The BF got Land of Plenty, a cookbook full of Sichuan recipes. He made some fish-fragrant eggplants (yu xiang qie zi / 鱼香茄子 ) for dinner a few days ago which were such a success that I felt we were finally ready to take the next step: make Chinese dinner for my parents this weekend. Chinese parents are notoriously critical of everything, so I was nervous about cooking dinner from the motherland for them.
Of course, we couldn’t just cook one dish, so we decided on two more: dry-fried green beans (gan bian si ji dou / 干煸四季豆) and Sichuan-style steamed fish (qing zheng xian yu / 清蒸鲜鱼).
We added some freshly fried tofu to the eggplant dish to give it more substance which wasn’t that much more work since we already had oil from deep-frying the eggplant. The fried tofu was a good addition, but we should have made the sauce stronger or more salty because the tofu soaked up a lot of the liquid from the sauce and the dish ended up being a bit more bland than it was the last time the BF made it.
The dry-fried green beans were also easy to make thanks to the oil we already had. Flash-frying it first in oil really does make a lot of difference in the texture of the beans. We also added some finely chopped shiitake, pieces of fried tofu, and salt-preserved mystery Chinese veggies to the dish to give it more savory bits.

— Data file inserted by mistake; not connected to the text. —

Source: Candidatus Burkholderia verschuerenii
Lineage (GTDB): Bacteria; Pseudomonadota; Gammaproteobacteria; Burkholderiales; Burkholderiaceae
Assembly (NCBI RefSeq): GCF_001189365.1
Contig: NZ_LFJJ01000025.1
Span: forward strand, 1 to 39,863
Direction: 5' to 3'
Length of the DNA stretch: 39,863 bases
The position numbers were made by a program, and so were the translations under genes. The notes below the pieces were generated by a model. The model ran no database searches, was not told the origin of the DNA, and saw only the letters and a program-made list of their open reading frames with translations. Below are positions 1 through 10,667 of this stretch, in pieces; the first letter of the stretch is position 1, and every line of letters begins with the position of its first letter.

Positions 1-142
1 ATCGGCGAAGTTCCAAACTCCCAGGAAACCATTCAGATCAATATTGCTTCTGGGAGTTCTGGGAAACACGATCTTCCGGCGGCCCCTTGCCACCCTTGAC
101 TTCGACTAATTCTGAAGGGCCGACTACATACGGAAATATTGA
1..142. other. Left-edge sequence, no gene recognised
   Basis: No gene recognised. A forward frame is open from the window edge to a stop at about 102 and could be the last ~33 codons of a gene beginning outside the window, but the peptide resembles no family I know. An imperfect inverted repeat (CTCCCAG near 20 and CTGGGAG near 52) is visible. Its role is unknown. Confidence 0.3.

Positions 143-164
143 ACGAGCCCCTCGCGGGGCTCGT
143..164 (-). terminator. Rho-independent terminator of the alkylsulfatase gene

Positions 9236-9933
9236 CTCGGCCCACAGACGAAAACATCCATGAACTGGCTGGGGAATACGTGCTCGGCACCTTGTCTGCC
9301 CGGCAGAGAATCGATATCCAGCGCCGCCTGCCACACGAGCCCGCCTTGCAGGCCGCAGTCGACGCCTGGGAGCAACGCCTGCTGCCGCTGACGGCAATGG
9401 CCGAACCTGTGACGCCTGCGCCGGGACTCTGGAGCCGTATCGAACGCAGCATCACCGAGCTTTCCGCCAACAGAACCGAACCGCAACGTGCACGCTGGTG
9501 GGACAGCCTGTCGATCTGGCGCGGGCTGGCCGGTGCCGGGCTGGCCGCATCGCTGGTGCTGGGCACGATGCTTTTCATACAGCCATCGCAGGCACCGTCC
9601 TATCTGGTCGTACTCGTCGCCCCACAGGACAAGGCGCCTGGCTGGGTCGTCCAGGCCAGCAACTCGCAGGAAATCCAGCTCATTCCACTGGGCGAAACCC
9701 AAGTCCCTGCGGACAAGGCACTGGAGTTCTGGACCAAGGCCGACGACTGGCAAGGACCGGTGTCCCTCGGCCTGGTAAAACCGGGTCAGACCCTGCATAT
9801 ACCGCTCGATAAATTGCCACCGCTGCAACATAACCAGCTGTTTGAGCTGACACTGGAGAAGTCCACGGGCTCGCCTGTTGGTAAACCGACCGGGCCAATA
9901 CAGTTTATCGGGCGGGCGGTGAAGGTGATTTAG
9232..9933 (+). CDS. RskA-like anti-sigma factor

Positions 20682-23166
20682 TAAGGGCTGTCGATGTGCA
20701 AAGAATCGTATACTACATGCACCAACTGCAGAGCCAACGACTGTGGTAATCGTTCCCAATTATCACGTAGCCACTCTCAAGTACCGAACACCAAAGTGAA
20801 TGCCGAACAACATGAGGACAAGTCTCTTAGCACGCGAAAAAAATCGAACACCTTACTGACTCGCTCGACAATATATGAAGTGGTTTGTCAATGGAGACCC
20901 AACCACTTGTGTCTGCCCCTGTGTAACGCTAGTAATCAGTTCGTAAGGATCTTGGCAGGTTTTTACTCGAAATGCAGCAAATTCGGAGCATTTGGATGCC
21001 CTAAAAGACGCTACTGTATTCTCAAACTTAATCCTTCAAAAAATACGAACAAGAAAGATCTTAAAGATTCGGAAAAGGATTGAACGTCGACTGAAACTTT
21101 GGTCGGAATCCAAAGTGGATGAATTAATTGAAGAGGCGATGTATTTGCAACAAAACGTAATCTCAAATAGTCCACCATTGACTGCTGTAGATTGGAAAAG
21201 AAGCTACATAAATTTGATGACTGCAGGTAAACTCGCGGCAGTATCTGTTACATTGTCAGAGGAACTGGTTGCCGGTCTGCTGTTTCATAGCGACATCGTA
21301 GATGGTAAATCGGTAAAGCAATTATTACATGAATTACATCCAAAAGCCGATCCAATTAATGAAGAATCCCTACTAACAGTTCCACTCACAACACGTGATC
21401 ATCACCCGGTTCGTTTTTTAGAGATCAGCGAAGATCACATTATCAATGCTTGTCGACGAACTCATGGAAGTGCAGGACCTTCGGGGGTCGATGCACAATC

before & after
For the fish course, I bought two whole bass (small ones) from the market. They were washed and then marinated in some xiaoxing wine, then stuffed with Chinese bacon (even though the recipe called for ham, I think it really meant Chinese bacon), slices of shiitake, and dried shrimp. Then the whole thing was put into a big bowl with boiling broth poured over it, and then steamed for about 10 minutes. I went too long with the steaming so the fish was slightly over-done, but the flavor of the fish was fantastic. The Chinese bacon really does add a lot to the dish. I usually don’t cook meat other than for my parents when we do dinner, so I’m pretty happy that they seemed to like the fish.
My parents seemed to enjoy dinner, which was a relief. It’s ironic that I had to look up Chinese recipes in a cookbook written by a white British woman, but I have to admit that the dishes we chose were hit.